But how do we type these "words" into the MK-52?  It doesn't have a hex mode, and the keys with a...e marked under them refer to Registers R(a)...R(e), and cannot be used to enter those characters.
 
Here's an easy way to quickly store a "word" in a register:
 
Start with an "8", then decimal.
Continue with an 8 for every hex character, and a 0 for every "regular" (0 - 9) number.
Press Enter(B↑).
 
For example, to write "ERROR", as the calculator does, we would type:
8.88808, followed by Enter (B↑).
 
Again, start with an "8."
Continue with the normal values for regular (decimal) numbers (digits where we entered a "0" above, and the following for hex values >=A, where 2=A ("-") 3=B ("L") 4=C("C") 5=D("r") 6=E("E") and  7=F(" ")
 
To continue our example of writing "Err0r", we would enter:
8.65505
 
Since we have to precede the values with "8.", we can make alphanumeric words of phrases with a maximum of 7 characters, including spaces.
 
Press K then the down carat (blue character above the /-/ key) to Logic "OR" the 2 values.
 
You should have the word you want, preceded by "8."  But don't worry, we can exploit one of the may "features" of this calculator to get only the text we want, and to get the period at the end.
 
For the example of writing "Err0r", we would have
8.Err0r   displayed.
 
Get rid of the "8." by taking the fractional part (Press K then {x}), which fortunately fails to convert the hex characters to a decimal number like almost all of the other functions do.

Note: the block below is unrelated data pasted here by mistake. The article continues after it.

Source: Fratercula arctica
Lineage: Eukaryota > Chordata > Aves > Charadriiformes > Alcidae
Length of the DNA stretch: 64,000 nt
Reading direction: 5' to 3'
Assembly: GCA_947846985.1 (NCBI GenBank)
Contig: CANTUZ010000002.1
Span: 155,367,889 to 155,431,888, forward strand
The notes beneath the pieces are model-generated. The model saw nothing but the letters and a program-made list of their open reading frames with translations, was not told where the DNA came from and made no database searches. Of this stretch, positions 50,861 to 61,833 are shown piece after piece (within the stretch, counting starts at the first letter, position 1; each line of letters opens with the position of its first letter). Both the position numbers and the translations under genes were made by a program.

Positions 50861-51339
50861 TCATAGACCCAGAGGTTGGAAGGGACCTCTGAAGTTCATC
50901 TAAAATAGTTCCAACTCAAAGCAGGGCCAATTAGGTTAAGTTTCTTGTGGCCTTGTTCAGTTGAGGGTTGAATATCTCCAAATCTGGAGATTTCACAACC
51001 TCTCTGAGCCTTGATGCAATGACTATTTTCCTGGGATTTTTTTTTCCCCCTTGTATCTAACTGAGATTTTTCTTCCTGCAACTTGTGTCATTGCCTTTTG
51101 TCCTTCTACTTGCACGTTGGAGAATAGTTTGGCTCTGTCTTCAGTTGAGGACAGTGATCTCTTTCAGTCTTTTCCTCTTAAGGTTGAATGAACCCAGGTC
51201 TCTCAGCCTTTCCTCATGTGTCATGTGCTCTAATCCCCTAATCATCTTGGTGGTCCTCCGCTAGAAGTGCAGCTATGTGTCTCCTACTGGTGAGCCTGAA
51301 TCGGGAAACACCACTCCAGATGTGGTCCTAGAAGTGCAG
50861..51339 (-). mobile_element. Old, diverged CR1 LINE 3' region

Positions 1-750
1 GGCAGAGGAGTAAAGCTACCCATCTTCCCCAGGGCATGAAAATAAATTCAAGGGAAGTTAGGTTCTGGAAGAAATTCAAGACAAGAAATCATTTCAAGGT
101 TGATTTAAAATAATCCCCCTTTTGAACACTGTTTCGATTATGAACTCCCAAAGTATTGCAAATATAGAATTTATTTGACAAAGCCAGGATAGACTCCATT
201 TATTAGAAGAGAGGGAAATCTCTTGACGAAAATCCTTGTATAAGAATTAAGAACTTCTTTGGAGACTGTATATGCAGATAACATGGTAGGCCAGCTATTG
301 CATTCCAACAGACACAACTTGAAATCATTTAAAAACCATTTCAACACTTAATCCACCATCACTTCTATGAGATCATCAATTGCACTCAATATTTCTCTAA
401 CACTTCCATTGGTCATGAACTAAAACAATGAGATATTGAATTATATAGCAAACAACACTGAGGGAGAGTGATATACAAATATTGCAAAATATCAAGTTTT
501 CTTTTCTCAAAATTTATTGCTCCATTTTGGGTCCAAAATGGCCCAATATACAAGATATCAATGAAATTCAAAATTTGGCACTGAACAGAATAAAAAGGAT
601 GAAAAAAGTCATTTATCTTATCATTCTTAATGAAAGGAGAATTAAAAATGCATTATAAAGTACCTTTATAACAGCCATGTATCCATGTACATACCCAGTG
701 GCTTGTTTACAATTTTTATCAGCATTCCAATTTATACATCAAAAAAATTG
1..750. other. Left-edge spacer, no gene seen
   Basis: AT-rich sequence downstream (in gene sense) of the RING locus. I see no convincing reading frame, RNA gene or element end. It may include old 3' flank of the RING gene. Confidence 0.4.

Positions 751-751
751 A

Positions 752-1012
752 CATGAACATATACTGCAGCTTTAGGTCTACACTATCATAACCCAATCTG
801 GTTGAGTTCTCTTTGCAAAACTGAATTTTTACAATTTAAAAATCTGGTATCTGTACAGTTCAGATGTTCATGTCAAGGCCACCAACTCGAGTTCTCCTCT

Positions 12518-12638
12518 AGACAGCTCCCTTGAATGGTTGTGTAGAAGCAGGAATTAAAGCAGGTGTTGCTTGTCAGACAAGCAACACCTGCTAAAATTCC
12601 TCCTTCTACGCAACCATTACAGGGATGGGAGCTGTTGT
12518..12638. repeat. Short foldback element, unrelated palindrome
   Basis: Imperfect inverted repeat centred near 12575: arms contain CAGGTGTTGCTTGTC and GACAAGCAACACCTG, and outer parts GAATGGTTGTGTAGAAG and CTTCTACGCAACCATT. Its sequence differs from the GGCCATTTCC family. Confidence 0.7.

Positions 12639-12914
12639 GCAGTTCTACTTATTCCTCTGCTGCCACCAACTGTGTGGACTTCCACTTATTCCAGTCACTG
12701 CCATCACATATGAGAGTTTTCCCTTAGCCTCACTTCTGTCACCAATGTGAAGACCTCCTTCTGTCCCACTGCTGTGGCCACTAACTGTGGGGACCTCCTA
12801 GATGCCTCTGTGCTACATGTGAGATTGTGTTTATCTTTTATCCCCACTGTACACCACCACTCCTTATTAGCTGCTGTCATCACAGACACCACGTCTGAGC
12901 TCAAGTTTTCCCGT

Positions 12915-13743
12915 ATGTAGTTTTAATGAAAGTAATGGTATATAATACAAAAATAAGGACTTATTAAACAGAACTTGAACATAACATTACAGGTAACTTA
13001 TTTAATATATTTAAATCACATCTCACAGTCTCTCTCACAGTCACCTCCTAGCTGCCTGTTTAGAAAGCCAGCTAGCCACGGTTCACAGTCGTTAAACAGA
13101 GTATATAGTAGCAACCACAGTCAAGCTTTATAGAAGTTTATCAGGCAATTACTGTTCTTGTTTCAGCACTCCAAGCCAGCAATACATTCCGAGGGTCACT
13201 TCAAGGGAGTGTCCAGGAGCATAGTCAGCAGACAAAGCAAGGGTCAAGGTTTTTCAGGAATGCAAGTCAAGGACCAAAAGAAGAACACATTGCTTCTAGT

But now the display is kinda messed up.  The period is in the wrong place, and there is an -01 showing.
 
For the example of writing "Err0r", we would have
E.rr0r   -01    displayed.
 
No problem -- We can move the decimal (period) by raising the value to the number of characters.  Press BП (EXP) followed by the number of characters.  Don't press Enter.
 
Since Err0r is 5 characters, we would enter:
Bп    5   (Bп is read as "Enter Power, it would be the EE -- "Enter Exponent" or the EXP key on a western calculator.)
 
Store it in a register of your choice:
 
X -> П   (r), where r is the chosen register (0 -- e).  This time we would use the a -- e keys printed under the respective keys to store it in a register location >9. Note that there is no Register(f).
 
You should have the desired "text" Displayed (X Register) as well as in the register you chose.
 
For the example of writing "Err0r", we would have
Err0r.   displayed, and stored in register 0.
 
Let's do another example:
To write "Cool", enter:
 
8.8008
Enter
8.4003
K OR
K {x}
Bп   4
X->П   0
 
"C00L" is displayed, and saved in R(0).
 
OK, so that's -- Well -- "C00L", but as soon as we turn the calculator off, we'll loose it.  How do we save it to EEPROM?
 
Next Post:  Saving the characters we've typed.
 
Back to top
 
 

Mobile Linux ?
Got That!
WWW   IP Logged
Administrator
Forum Administrator
*****


Administrator

Posts: 153
Re: Electronica MK-52 Vintage Soviet Calculator
Reply #2 - Feb 6th, 2020, 9:03pm
 
So in the last post I provided a simply way to enter values into the Electronica MK-52 Calculator that look like English text.  What if we want to save these values (or any value in a register) to the non-volatile EEPROM?
 
Let's also assume we have a small program (perhaps that uses the text) stored stating at 0000 in EEPROM.  Let's say it's less than 30 steps long.  We can start storing registers at the next "page" or location 32.